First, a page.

Planningtorock - All Love's Legal
Posted on Wednesday, 5 March 2014 | No Comments
The narrative of dance music over the last three decades has been that of a weeding out of radical thought and alternative identities. The same as much else, true, but this seems particularly acute in the dance world. Remember that in the late seventies, a significant factor in the rockist rejection and fear of disco was underlying racism and homophobia, that house music was the product of a disco circuit that had was running out of records to play and so embraced the possibilities of mixing, drum machines and electronics to create a new strain of 'their' music, that the rave scene of the late eighties and early nighties was actively legislated against by the Conservative government of the time. Yet somehow we were always told that white men with the guitars were the 'real' revoltion: funny old world, isn't it?
Of course, we live in an era where clubbing and dance music has been thoroughly commodified, neutered and sold to a mainstream audience with no interest in the sexual and racial politics and the subversion that remains buried in the music that they listen to, but which a succession of useful (in the Stalinist sense) revivalists and dumbed down successes have rewritten as something safer and largely mindless. This is not to say that across the different strands of dance or dance-related musics there is not a plethora of vital artists producing brilliant, experimental, life-affirming work, because of course they are. But the public perception has undeniably shifted: disco, to take just one example, is no longer about liberation and self-expression but just cheap kitsch for the jaded middle classes. Instead of a safe place for those mistreated by society, the dancefloor has become the prowling ground of the uni lad. What is lacking is dance music now is not sonic radicalism, but political radicalism, a message that stands for something other safe consensus and for outside interests.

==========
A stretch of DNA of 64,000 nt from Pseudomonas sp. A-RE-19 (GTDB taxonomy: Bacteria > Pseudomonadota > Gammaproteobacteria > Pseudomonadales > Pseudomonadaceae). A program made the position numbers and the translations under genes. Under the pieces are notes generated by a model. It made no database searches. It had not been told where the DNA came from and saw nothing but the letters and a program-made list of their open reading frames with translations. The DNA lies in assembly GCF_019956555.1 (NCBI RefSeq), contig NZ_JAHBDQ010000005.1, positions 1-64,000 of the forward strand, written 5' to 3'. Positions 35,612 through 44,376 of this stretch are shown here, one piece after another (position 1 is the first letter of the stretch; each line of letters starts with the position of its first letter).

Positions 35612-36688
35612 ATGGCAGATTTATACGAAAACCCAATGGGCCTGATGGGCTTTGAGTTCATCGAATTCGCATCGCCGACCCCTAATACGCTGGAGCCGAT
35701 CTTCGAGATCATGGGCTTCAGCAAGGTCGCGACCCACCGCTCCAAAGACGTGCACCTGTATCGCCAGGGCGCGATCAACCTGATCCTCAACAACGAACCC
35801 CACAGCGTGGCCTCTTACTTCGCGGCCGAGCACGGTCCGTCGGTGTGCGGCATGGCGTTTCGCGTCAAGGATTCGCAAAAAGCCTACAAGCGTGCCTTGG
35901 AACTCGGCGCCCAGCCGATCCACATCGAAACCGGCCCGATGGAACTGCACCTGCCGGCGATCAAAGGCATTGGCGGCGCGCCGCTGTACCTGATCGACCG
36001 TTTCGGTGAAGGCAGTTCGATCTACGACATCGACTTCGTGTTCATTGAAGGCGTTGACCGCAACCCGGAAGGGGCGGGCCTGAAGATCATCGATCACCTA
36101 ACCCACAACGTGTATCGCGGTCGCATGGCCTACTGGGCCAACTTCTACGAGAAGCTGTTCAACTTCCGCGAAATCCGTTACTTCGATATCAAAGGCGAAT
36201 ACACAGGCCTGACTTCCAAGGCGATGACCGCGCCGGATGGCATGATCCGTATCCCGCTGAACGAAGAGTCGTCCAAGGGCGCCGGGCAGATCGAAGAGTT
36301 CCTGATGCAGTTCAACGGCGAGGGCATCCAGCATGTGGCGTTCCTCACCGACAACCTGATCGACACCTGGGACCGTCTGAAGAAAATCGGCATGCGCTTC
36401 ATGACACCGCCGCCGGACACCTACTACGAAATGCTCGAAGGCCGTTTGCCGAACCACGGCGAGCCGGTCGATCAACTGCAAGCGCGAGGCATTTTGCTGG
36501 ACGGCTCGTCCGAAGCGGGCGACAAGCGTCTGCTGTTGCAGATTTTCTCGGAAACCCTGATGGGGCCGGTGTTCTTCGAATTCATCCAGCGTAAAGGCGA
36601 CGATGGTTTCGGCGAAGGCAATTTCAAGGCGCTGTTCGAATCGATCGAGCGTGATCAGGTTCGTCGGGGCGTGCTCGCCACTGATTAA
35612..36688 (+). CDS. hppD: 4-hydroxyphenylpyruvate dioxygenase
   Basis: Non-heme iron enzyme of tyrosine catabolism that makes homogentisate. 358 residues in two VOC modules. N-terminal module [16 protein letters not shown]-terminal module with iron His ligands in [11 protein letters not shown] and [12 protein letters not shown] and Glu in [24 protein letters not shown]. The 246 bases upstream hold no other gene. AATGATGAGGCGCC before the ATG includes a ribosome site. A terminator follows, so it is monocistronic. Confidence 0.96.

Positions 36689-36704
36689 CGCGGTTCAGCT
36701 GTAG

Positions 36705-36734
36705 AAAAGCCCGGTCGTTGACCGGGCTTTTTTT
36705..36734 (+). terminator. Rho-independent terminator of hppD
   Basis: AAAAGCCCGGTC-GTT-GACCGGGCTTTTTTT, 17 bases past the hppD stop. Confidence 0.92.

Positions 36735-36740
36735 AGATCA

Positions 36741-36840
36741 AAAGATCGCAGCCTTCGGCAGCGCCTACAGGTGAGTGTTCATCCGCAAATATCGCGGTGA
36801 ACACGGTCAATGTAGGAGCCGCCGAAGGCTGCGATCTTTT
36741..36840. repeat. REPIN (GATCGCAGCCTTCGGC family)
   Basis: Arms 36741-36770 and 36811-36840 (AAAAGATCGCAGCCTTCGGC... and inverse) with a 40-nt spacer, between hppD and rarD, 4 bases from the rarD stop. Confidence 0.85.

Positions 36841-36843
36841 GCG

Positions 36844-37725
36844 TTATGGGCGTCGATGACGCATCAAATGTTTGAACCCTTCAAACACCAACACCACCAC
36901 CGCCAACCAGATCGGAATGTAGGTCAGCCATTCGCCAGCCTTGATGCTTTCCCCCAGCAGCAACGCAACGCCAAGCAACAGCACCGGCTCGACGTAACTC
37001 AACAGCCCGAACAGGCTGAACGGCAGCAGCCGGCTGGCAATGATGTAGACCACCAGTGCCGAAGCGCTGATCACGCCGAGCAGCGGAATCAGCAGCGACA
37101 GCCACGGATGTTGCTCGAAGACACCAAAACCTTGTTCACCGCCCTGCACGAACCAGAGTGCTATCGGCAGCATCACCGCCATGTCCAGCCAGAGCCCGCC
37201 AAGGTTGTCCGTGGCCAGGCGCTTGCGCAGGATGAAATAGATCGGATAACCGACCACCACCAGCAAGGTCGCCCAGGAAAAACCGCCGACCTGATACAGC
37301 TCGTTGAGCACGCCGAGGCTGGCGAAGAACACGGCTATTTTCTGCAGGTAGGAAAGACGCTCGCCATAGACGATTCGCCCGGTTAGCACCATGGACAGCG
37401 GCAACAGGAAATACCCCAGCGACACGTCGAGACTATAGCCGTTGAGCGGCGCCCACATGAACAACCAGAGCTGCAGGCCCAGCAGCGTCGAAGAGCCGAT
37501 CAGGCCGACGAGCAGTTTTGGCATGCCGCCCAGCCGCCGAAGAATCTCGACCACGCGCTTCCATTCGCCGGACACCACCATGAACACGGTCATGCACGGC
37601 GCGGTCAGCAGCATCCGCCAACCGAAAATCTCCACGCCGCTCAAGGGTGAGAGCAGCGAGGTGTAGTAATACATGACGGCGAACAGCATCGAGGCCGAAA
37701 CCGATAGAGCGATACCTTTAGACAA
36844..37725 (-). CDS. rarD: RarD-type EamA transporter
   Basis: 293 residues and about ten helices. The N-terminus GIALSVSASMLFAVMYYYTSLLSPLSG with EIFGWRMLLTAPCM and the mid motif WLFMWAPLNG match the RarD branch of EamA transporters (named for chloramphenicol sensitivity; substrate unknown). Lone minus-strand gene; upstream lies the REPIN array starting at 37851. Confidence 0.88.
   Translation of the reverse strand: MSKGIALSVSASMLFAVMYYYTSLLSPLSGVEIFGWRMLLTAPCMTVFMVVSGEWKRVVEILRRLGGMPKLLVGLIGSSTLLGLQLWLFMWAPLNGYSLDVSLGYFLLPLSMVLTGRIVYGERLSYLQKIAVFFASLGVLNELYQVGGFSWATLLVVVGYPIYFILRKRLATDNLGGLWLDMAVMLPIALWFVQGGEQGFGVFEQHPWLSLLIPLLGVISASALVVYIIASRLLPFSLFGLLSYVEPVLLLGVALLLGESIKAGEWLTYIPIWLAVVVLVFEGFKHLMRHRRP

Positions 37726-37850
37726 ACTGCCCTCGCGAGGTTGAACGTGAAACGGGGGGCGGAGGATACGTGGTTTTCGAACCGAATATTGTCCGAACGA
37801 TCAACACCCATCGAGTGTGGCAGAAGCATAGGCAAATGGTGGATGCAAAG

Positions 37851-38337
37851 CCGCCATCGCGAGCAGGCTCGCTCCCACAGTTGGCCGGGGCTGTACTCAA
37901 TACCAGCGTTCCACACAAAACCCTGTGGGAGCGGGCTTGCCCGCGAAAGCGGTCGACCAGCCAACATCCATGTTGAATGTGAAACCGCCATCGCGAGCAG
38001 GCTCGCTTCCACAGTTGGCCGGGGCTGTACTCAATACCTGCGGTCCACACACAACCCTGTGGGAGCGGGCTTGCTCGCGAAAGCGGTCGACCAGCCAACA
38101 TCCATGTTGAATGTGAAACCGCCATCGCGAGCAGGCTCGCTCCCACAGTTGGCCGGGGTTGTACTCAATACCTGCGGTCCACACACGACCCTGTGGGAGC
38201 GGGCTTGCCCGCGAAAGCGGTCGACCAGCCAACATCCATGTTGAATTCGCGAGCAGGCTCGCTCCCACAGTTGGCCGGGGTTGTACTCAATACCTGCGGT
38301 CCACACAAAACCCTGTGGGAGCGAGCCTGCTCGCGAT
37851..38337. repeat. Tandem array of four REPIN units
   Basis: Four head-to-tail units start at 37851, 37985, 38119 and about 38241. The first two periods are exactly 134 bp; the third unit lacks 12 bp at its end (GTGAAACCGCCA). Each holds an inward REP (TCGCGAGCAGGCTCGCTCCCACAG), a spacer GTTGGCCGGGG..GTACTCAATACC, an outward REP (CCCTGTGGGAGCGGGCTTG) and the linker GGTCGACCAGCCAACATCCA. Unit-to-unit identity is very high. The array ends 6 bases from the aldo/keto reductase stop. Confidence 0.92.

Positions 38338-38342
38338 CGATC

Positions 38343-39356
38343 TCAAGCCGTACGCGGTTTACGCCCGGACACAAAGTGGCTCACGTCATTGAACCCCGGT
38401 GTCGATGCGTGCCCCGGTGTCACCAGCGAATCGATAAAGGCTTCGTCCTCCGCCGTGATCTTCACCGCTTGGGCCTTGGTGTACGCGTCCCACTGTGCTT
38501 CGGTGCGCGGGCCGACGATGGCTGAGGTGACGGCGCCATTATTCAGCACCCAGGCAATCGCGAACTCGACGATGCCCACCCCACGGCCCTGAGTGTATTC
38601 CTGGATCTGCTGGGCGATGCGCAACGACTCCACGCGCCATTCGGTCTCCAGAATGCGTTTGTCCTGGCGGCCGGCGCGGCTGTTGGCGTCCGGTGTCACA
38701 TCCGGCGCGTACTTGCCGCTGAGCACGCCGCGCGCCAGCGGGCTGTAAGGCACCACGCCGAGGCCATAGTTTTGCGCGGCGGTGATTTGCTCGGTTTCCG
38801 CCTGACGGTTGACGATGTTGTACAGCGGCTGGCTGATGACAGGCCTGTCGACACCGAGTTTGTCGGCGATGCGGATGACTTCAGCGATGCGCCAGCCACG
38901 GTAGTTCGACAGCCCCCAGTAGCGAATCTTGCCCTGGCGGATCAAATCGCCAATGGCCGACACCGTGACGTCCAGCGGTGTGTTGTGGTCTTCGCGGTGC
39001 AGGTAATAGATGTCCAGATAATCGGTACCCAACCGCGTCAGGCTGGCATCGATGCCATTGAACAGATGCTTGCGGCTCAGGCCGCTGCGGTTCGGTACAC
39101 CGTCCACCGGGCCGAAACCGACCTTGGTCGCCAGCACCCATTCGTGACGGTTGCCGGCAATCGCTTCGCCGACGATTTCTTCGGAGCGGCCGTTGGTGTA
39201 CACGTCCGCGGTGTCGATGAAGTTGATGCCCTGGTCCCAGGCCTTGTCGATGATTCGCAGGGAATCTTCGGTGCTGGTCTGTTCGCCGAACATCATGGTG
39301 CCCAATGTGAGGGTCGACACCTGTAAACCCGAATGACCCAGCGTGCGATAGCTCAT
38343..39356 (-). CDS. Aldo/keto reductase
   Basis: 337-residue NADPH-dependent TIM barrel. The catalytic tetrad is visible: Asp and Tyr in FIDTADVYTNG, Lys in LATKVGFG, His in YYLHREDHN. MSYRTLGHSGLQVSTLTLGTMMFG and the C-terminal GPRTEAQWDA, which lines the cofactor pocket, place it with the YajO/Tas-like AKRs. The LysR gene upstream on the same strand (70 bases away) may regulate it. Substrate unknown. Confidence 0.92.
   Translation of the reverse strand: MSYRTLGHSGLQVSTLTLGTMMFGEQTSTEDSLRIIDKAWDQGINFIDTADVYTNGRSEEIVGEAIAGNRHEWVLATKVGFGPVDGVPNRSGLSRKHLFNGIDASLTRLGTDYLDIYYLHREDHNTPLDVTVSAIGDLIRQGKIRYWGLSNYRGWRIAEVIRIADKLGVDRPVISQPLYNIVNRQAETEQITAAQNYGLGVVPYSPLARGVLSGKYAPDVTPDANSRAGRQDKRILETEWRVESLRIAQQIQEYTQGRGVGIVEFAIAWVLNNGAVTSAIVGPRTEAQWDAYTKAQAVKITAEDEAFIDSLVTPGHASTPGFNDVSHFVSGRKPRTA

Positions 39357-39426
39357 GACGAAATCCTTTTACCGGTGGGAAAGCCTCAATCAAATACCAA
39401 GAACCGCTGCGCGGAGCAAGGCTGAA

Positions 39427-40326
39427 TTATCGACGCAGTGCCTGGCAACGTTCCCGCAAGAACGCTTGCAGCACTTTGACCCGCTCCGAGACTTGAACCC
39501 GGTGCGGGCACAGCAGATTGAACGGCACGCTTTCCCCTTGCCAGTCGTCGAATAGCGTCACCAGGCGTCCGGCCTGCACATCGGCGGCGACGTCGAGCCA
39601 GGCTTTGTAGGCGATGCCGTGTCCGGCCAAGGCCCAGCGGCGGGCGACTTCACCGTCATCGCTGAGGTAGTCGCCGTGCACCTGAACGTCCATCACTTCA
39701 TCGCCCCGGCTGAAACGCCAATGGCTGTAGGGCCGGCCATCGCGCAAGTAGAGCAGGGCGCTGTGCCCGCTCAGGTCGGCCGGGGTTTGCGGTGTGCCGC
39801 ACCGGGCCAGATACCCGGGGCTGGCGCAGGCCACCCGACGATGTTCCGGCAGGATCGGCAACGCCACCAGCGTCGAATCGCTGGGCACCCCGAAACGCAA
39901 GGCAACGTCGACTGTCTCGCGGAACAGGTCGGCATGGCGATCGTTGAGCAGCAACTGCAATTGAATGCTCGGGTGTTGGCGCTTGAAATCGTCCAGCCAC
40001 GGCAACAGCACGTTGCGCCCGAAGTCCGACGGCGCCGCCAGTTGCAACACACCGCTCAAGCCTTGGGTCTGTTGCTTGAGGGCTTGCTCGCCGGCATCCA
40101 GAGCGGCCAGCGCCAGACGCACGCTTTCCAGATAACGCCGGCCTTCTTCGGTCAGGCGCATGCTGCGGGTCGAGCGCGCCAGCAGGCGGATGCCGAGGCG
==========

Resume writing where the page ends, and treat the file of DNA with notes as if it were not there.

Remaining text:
This, of course, is where Planningtorock comes in. The musical nom de plume of Jam Rostrom, a Berlin-based artist who trained and practised as a visual artist prior to the start of the Planningtorock project. Best known to many as a collaborator with The Knife on their 2010 electro-opera sountrack Tomorrow, In a Year, Rostrom's second album W came out in 2011 and cemented Planningtorock as a distinct and challenging voice working at the edge of pop. For that album, Rostrom adopted a prosphetic nose as part of the album's mission to drag the listener into the inner lives of the narrator(s) - all the better to twist convention with, my child - which inevitably, depressingly, threatened to overshadowed the music of W, full of cutting-edge yet curiously baroque arrangements and the pitch-shifted, androgynous vocal styles that have become the calling card of Planningtorock. Where that release was a more cerebral, conciously 'artistic' affair, All Love's Legal is a record that drops the pretence and goes for the jugular musically and lyrically. At a time when dance music has become as backwards-looking as rock and almost as regressive in its politics, All Love's Legal uses the past to look forward and to find that spirit of liberation anew.